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March 30, 2016 by Tris Hussey

Cloud 101: Servers on Demand

Cloud 101: Servers on Demand

Don't buy more servers for projects, just use the Cloud

From Part 3 of this series you know that we can keep virtual servers at the ready for disaster recovery, but what about a live server? Or even a development or staging server? Couldn't you avoid having to buy and maintain hardware by just using Cloud resources for more server capacity?

Yes!

After using the Cloud for pure data storage, using Cloud servers as, well, servers is one the most popular uses of Cloud resources. Startups to Fortune 500 companies leverage Cloud computing to expand capacity without needing to find room for another physical server (much less having to buy it and maintain it). Disaster recovery and infrastructure as a service (IaaS) are logical extentions of using the Cloud to just store data. Need a new server to test and roll out a new web-based application? Roll it out to the Cloud. Need to mirror your production servers for development and testing? Mirror on the Cloud.

Live Cloud servers are just like at-the-ready servers, just live

The process for using IaaS is just the same as Disaster Recovery as a Service (DRaaS), a capacity for a server is allocated (memory, processors, and storage), but unlike DRaaS, the IaaS server is turned on and is ready to use. IaaS isn't new, dedicated virtual servers have been availble for developers for years, but only recently has technology and competition made is easy and cost-effective to deploy most, or all, of your servers virtually.

Server management made easy

Maintaining servers is a pain. There isn't a sys admin anywhere who gets up in the morning looking forward to checking, patching, and updating servers and software. Server maintanence is necessary evil. We hate it, but we know that if we dont keep our servers and apps patched, we're going to get hacked.

Fine, updating and maintanence sucks. Why are virtual servers better?

Speed and recovery time. Part of the drudgery of dealing with servers is restarting them. Physical servers take longer to reboot and be ready again than virtual servers. Virtual servers are just software. The VM can reboot as fast as the server it runs on will let it.

Cost effective, rapid server expansion

Say you need a new server. You call us we place your order from someone like HP Enterprise and the server is shipped to you. Even if it's a stock server that is on hand it's going to take days or weeks for that server to arrive. The server isn't even set up. It still needs to be connected to power, network, and be setup with updates and applications. With IaaS you call us and ask for a new server, we might have the server up and running before you get off the phone. The server is right there and ready for your applications.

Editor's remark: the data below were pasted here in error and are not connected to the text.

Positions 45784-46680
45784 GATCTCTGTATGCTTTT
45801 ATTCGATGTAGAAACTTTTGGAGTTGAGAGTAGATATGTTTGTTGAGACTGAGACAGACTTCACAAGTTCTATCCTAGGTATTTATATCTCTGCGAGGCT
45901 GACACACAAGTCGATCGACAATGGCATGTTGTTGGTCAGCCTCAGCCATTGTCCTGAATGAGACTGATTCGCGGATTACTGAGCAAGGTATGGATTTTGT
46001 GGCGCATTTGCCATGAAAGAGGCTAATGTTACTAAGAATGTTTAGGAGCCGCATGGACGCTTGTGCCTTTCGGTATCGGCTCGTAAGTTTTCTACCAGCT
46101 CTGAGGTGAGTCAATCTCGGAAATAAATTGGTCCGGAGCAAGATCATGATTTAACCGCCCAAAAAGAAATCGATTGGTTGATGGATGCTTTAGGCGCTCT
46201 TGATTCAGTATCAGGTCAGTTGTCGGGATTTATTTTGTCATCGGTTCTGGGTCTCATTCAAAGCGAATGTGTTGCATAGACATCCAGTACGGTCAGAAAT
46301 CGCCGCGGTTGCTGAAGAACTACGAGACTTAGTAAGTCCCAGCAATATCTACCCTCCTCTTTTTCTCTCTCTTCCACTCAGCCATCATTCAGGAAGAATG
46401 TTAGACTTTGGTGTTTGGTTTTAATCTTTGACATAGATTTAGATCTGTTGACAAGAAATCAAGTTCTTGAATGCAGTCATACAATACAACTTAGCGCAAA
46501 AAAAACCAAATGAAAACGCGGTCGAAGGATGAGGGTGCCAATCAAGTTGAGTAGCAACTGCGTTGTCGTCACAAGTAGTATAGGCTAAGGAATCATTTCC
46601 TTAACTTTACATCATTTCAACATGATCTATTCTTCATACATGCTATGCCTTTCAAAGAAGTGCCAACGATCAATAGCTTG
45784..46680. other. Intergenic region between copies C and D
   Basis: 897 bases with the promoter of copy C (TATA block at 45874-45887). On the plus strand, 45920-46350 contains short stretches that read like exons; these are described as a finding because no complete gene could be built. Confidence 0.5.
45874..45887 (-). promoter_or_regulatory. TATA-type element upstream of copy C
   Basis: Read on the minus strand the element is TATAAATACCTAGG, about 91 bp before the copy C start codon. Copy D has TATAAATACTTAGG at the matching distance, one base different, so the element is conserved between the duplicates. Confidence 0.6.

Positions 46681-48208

Just bought a server and find out you really needed a more powerful (or less powerful) server? Tough luck. You either need to buy another server to get enough capacity or try to find a use for excess capacity you have but don't need. IaaS doesn't have this problem. Need a more powerful server? Fine we'll just give it more resources and reboot. Virtual servers have virtual components which are just settings. Getting more oomph or scaling back to just what you need is as simple as asking and it's done.

Infrastructure as a Service lets you have just the right capacity for all your application. You pay for what you use. You tune IaaS to your needs and budget. No delays to get new components or waiting for servers to be set up.

When you need a new server you want it now and need it faster. IaaS gives you servers just when you need them. Simple as that.

What can we build for you today?

Want to take a server for a spin? Let us spin up a server for you to test and you can see how amazing working in the cloud can be.

If you'd like to read the other parts of the series, you can catch up with Part 1: What is the Cloud, Part 2: Data and Backups, and Part 3: Disaster Recovery.



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